VOLVO XC40 the top as car of the year
European sales of small SUVs in 2018 are poised to surge beyond the segment’s typically strong growth, as new models persuade consumers to switch from traditional hatchbacks at a faster rate.
Analyst firm LMC Automotive expects an additional 400,000 sales to be tacked on to last year’s 1.4 million in the region as new small SUVs from Volkswagen Group, Citroen and Opel/Vauxhall each look set to break the 100,000 sales mark in 2018.
In the first three months, the VW T-Roc, Citroen C3 Aircross and Opel/Vauxhall Crossland X entered the charts in sixth, seventh and eighth places, respectively, each reaching sales of more than 25,000 during the quarter.
Meanwhile, the heavily revised Dacia Duster leapfrogged the Opel/Vauxhall Mokka to take third place with sales of 46,571, behind the leading Renault Captur and second place Peugeot 2008.
Just outside the top 10, the recently launched Seat Arona posted strong sales of 17,696 to put it just ahead of two more newcomers, the Kia Stonic and Hyundai Kona.
“The market has skyrocketed,” Ponz Pandikuthira, head of product planning for Nissan Europe, told Automotive News Europe. “We are projecting for the next four years it will grow like crazy, about 40 percent up, with all kinds of nameplates coming in.”
The appeal of the cars – with their compact dimensions, high seating position and youthful image – will push the market to just shy of 2 million in 2019 and up to 2.3 million in 2022, LMC Automotive predicts.
“The automakers are committed to flood the market” to meet demand, said Sammy Chan, an LMC analyst.
New models that are set to shake up the segment, according to LMC, include the VW T-Cross, the long-awaited small SUV that will sit beneath its larger T-Roc stablemate when it arrives this year.
Next year Skoda will launch its small SUV based on the Vision X concept seen at this year’s Geneva auto show. It will replace the discontinued Yeti. Skoda says it has “ambitious” sales targets for the car – which, like the Seat Arona, is built on the MQB A0 platform of parent company VW Group.
Ford makes changes
One of the most important models to launch will be a Fiesta-based Ford SUV, likely in 2020, according to LMC Automotive. Ford misjudged consumer tastes in Europe with the 2014 launch of the EcoSport small SUV, which was largely unchanged from the model developed for Brazil.
Ford, however, has since overhauled the EcoSport to better suit more demanding European customers and recently switched production to Romania from India.
As a result, sales of the EcoSport rose 29 percent in the first quarter to put it ninth in the segment’s rankings. For the next model, Ford will be hoping for a repeat of the dominance the automaker enjoys with the Fiesta, which is Europe’s No. 3-selling small car.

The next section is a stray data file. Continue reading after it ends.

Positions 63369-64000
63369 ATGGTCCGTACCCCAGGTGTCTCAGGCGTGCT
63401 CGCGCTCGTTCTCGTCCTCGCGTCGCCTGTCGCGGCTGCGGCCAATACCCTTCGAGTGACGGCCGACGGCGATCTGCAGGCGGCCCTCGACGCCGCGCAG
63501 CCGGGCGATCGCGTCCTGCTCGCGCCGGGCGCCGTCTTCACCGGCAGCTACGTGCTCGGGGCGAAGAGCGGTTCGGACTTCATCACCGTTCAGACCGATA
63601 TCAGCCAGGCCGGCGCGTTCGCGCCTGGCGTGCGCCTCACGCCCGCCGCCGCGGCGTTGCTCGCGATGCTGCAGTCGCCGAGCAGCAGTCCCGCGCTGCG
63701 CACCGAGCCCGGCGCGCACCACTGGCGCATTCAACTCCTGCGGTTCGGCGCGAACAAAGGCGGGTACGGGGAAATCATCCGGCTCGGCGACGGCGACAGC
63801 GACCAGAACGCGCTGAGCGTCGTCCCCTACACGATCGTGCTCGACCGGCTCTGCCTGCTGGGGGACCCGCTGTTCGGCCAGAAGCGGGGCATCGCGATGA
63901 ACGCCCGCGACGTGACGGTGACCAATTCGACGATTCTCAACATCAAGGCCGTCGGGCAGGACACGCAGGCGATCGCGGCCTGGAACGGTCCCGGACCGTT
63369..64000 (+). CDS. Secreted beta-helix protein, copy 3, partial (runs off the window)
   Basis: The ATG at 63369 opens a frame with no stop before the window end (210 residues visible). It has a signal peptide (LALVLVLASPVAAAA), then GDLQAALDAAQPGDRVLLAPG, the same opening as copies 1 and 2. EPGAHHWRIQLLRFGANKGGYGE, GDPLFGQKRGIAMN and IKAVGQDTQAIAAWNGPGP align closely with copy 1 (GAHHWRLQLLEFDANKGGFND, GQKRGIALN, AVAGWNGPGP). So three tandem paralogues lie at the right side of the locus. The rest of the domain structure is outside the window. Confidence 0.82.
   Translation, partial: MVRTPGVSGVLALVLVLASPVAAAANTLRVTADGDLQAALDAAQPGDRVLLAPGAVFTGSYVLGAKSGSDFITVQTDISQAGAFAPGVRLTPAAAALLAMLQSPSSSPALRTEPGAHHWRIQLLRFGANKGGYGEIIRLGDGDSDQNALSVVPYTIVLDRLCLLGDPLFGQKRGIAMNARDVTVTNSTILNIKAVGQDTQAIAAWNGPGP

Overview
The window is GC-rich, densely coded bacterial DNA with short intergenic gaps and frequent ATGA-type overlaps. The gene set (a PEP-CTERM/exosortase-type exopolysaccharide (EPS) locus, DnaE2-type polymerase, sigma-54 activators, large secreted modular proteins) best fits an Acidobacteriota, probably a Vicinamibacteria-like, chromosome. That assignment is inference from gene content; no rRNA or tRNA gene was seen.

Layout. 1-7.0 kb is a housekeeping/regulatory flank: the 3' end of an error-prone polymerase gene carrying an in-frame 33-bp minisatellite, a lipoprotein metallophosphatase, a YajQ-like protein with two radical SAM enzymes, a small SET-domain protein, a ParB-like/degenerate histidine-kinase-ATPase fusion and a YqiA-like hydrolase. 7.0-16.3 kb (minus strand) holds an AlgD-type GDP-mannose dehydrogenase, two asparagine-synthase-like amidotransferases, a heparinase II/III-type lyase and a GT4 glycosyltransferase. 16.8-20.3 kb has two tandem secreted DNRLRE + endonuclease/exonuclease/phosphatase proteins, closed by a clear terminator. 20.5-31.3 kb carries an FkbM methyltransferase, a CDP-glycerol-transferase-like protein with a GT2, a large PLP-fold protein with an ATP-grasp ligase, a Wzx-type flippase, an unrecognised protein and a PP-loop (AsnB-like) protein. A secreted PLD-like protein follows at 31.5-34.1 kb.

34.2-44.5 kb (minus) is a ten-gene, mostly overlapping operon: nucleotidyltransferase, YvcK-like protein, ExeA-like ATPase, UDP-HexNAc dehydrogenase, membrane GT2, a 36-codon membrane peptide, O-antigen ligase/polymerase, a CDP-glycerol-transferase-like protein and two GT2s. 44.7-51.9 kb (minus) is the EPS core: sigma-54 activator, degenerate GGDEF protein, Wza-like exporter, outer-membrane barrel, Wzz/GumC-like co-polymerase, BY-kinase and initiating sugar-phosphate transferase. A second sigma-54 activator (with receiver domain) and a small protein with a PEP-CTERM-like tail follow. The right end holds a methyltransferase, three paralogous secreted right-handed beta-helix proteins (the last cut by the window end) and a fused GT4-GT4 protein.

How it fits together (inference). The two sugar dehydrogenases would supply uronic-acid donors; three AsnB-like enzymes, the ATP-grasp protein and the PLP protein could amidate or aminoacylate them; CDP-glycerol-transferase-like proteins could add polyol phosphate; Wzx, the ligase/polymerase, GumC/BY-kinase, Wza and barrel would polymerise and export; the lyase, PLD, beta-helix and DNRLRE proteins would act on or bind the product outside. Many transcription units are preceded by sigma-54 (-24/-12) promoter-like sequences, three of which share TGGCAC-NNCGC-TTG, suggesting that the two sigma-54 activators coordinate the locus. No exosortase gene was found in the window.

Juke loses ground
Nissan arguably defined the sector when it launched the Juke in 2010. But the aging model suffered the biggest decline of any of the models in the top 10 during the first quarter, falling to 10th place from fifth during the same period last year with sales down 27 percent. A new Juke is expected soon, possibly next year, which will broaden the appeal of the car.
“Customers are much more demanding,” Nissan’s Pandikuthira said. “For the next Juke, we’re going to cater for a wider audience than we are used to.”
He promised the new Juke still will have its “edgy” appeal but won’t be quite so polarizing in its looks. It will also have more space and “much more efficient” engines, Pandikuthira said.
More choice, more profit
Some manufacturers plan to double up in the segment, as VW is doing. LMC predicts that Hyundai and Kia will launch a second version of the Kona and Stonic, respectively, in 2019, while Renault plans a second Captur to be made at its plant in Valladolid, Spain, starting next year.
The desire to launch more models is driven by their ability to generate profit. “They’re mostly based on the regular subcompacts but selling for higher prices – that’s a crucial factor,” said Felipe Munoz, global analyst for JATO Dynamics.
The average selling price for a small SUV in Germany is 23,386 euros, compared with 17,317 for a small hatchback, according to first-quarter data from JATO.
The increasing unpopularity of diesel is not affecting the soaring demand for small SUVs. Instead, buyers are switching to gasoline. In 2013, diesel’s share of the segment was 56 percent. In the first quarter this year, that number had fallen to 33 percent, according JATO Dynamics. Alternative-fuel vehicles accounted for just 0.4 percent of sales in the first three months.
Despite the off-road image the cars borrow from, the segment is almost all two-wheel drive. Just 12 percent of models sold in the first quarter were all-wheel drive, a drop from last year.